Daily Devotion for January 8, 2018
Our Father, who art in heaven, hallowed be thy name. Thy kingdom come; Thy will be done, on earth as it is in heaven. Give us this day our daily bread, and forgive us our trespasses, as we forgive those who trespass against us. And lead us not into temptation, but deliver us from evil.
For Thine is the kingdom, and the power, and the glory, forever and ever.
Prayer to Abide with God
Dear Lord, as I come before you this morning, my spirit is filled with thanks that you have given me a life and filled it with meaning. Knowing that you have a purpose for me is such a gift as I cannot express; even when the world or my own thoughts fill me with feelings of worthlessness, I can turn to you and know, fully certain, that you are in charge and have filled my existence with meaning and purpose I cannot fully understand.
Lord Christ, you promised that if we love you and obey your teaching, you and the Father will make your home with us; I declare my love for you; and there is nothing I want more than to have you live with me, present in my life. Help me to follow your teaching in every way; for you have given us grace, that by your death and resurrection, we may be perfect before you. Accept my love and be with me, today and always, I pray; not by my merit, but by your grace, oh Christ, oh one true God: Father, Son and Holy Spirit.
Prayer to Know God's Will
And shall I pray Thee change Thy will, my Father,
Until it be according unto mine?
But, no, Lord, no, that never shall be, rather
I pray Thee blend my human will with Thine.
I pray Thee hush the hurrying, eager longing,
I pray Thee soothe the pangs of keen desire -
See in my quiet places, wishes thronging -
Forbid them, Lord, purge, though it be with fire.
[Praying that God will purge our “keen desire.”]
God of love, Father of all, the darkness that covered the earth has given way to the bright dawn of your Word made flesh. Make me and all who confess your holy name people of this light. Make me faithful to your Word that I may bring your life to the waiting world. Grant this through Christ our Lord.
Think of the day ahead in terms of God with you, and visualize health, strength, guidance, purity, calm confidence, and victory as the gifts of His presence.
When one door closes, another opens, but we often look so long and so regretfully upon the closed door that we do not see the one that has opened for us.
~ Alexander Graham Bell
1 Corinthians 11:17-22 (ESV)
The Lord’s Supper
But in the following instructions I do not commend you, because when you come together it is not for the better but for the worse. For, in the first place, when you come together as a church, I hear that there are divisions among you. And I believe it in part, for there must be factions among you in order that those who are genuine among you may be recognized.
When you come together, it is not the Lord’s supper that you eat. For in eating, each one goes ahead with his own meal. One goes hungry, another gets drunk.
What! Do you not have houses to eat and drink in? Or do you despise the church of God and humiliate those who have nothing? What shall I say to you? Shall I commend you in this? No, I will not.
Notes on the Scripture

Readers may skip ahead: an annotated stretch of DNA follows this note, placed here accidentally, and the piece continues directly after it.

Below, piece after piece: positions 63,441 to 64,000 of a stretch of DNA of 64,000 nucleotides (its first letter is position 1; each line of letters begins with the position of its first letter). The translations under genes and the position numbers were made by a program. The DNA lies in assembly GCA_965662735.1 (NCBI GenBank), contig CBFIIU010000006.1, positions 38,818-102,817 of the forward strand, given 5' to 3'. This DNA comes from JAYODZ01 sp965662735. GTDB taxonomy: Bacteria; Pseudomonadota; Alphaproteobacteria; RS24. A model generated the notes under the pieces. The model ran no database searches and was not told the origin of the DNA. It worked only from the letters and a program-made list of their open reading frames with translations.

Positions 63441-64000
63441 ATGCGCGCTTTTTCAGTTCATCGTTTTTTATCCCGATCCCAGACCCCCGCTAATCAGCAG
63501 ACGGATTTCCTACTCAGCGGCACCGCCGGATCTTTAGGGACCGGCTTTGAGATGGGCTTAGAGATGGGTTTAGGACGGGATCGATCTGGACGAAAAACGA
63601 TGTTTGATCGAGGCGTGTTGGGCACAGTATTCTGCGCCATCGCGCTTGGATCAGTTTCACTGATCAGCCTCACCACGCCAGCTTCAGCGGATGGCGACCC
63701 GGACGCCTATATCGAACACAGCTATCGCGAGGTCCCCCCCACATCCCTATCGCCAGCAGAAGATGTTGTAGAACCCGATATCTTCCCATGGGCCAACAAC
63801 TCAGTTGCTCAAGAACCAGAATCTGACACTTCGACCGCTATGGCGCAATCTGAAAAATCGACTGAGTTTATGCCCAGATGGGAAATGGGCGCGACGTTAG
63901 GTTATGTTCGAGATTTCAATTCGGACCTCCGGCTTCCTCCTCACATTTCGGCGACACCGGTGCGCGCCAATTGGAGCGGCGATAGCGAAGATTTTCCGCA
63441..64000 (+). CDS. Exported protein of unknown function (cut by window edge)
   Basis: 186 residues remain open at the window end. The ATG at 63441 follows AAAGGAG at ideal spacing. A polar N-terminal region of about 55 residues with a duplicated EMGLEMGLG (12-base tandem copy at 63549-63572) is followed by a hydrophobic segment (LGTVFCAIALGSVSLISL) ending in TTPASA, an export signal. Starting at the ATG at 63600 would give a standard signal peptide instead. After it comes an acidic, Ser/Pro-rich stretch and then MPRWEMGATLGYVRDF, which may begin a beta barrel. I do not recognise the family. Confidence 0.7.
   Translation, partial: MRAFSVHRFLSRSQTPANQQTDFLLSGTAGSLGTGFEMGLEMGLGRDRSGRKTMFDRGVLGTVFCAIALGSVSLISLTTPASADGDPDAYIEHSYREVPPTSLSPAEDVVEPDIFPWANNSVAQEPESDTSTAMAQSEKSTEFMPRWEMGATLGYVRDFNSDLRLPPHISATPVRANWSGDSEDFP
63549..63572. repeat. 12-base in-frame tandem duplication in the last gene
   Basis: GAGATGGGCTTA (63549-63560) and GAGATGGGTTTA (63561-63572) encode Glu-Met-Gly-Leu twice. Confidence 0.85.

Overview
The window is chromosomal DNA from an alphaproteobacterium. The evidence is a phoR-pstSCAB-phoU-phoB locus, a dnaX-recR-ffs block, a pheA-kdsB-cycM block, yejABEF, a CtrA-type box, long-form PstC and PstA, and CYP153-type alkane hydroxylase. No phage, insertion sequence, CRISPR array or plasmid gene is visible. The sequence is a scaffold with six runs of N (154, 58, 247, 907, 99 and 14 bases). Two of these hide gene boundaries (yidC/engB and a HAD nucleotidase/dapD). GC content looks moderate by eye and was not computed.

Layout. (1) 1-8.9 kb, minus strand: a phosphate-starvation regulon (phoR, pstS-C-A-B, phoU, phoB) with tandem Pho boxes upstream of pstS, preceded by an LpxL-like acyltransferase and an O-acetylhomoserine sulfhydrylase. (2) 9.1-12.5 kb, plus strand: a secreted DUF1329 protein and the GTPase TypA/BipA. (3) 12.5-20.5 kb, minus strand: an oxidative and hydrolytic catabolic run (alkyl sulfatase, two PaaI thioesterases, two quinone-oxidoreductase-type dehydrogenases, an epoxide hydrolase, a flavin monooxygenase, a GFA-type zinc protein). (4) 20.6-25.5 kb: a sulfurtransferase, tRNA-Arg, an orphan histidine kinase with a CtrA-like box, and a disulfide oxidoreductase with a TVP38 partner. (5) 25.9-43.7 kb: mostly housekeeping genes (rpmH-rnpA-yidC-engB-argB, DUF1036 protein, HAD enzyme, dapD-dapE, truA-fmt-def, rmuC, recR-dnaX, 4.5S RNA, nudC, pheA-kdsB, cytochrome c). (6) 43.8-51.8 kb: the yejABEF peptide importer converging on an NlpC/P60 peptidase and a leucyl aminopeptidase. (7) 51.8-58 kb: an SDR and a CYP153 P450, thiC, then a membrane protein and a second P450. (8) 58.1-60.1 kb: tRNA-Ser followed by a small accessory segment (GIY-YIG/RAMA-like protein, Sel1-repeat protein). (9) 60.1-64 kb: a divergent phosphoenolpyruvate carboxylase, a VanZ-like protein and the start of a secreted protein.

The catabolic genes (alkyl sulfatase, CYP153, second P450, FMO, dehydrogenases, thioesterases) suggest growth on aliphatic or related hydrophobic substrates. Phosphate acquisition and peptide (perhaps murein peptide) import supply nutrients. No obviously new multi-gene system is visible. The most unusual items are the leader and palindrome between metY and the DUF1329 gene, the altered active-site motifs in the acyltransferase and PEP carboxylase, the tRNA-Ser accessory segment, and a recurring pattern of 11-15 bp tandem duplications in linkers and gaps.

We often forget how difficult it is to bring a group of people into reasonable harmony in any undertaking. One can draw a mental picture of a meeting of the church in Corinth. A hodgepodge of uninstructed Greeks, Jews, and others, with different backgrounds, rich, poor, workers and owners, all coming together to celebrate the Lord’s Supper — and no Bible, remember, to guide them.
These were people who would not normally have spoken when passing in the street. Eating a meal in the same room would have been uncharted territory for many of them. For Jews, sitting down to eat with the unclean was forbidden. A rich Gentile, although not forbidden from sitting at table with slaves, would hardly be accustomed to it.
So they would all bring their supper after their custom and following their own mind, forming into little self-interested cliques, believing different things. Paul tells us some would get drunk and others would go hungry. In a word, chaos. Nobody really knew what to do or how to act, even if they might be genuinely touched by the Spirit.
Thus, Christ gave Paul both the duty and the authority to do some of the detail work, the scut work as it were, to explain to new Christians how to live and worship in a Godly fashion, both in private and in society.
Some of 1 Corinthians (and other Epistles) seems odd in dealing with comparative minutiae; we have just had a prime example, for why would somebody as busy with important work as Paul be dealing with how people should cut their hair or whether women should wear a veil in church. Clearly, such matters were not a primary concern to him, for he had spent eighteen months in Corinth (Acts 18:1-18) and left without mentioning the subject.
He had underestimated how petty, headstrong, and contentious people can be. Thus, much of the Epistles are concerned with rectifying divisions over what seems to us rather small details of Christian life. But Christianity is a religion of submission and obedience, for its most basic precepts run contrary to our instincts and appetites; and so, people became mostly willing to listen, for they had discovered that by listening they might find both wisdom and salvation.